Many people see the value of Proposition 13 when they have owned their homes for quite some time. Before Proposition 13 was passed, the average property tax rate in California was three percent of assessed value, and there was no limit on annual increases. People were losing their homes in the late 1970s because if a house on your block was sold more than what you paid for, your property tax bill would be much higher.
WHAT IS PROPOSITION 13?
Prior to Proposition 13, the property tax rate averaged a little less than 3 percent of market value. Also there were no limits on increases for the tax rate. Under Proposition 13 tax reform, property tax value was rolled back and frozen at the 1976 assessed value level. Because of Proposition 13, it made sweeping changes to the California property tax system. It also added features like the one percent rate cap, assessment rollback, responsibility allocating property tax transferred to the state. It also has features like reassessment upon change of ownership, vote requirements for state taxes, and voter approval for local “special” taxes.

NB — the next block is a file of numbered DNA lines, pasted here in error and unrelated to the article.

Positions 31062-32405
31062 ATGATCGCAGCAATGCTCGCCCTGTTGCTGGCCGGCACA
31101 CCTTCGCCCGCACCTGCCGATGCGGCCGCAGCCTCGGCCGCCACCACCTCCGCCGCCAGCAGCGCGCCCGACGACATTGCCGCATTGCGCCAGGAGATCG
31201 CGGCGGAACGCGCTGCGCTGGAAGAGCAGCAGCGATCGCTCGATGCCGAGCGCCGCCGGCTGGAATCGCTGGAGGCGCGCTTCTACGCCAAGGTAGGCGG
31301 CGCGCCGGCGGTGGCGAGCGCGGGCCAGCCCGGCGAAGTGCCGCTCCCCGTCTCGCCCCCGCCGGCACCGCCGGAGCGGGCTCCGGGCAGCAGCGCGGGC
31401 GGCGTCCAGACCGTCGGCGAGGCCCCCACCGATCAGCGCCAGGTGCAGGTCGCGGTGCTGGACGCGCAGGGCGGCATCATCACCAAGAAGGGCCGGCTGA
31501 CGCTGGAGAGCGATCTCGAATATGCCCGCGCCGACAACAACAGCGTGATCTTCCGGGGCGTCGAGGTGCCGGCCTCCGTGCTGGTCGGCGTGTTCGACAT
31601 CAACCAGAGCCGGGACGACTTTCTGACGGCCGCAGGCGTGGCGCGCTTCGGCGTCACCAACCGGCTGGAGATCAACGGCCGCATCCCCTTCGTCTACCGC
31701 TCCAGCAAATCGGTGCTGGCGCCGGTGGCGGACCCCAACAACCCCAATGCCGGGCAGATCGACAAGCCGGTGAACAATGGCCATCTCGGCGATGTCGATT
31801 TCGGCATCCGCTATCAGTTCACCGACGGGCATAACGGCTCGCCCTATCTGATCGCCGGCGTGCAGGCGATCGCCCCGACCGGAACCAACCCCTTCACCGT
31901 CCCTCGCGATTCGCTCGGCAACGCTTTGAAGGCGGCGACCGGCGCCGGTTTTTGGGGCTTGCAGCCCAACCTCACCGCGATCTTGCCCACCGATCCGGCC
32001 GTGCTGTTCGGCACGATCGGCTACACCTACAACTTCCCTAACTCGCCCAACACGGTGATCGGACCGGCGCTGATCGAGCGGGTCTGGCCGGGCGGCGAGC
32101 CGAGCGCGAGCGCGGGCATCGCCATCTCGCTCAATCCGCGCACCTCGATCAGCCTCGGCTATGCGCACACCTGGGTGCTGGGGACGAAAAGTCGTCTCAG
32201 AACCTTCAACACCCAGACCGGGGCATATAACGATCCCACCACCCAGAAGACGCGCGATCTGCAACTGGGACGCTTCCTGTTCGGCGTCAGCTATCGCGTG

The assessment rate is now only one percent for all California property and annual tax increases are limited to no more than two percent. When property is sold it is then reassessed at market value, but the rate remains at one percent and the new owner is then protected by the two percent cap on annual increases.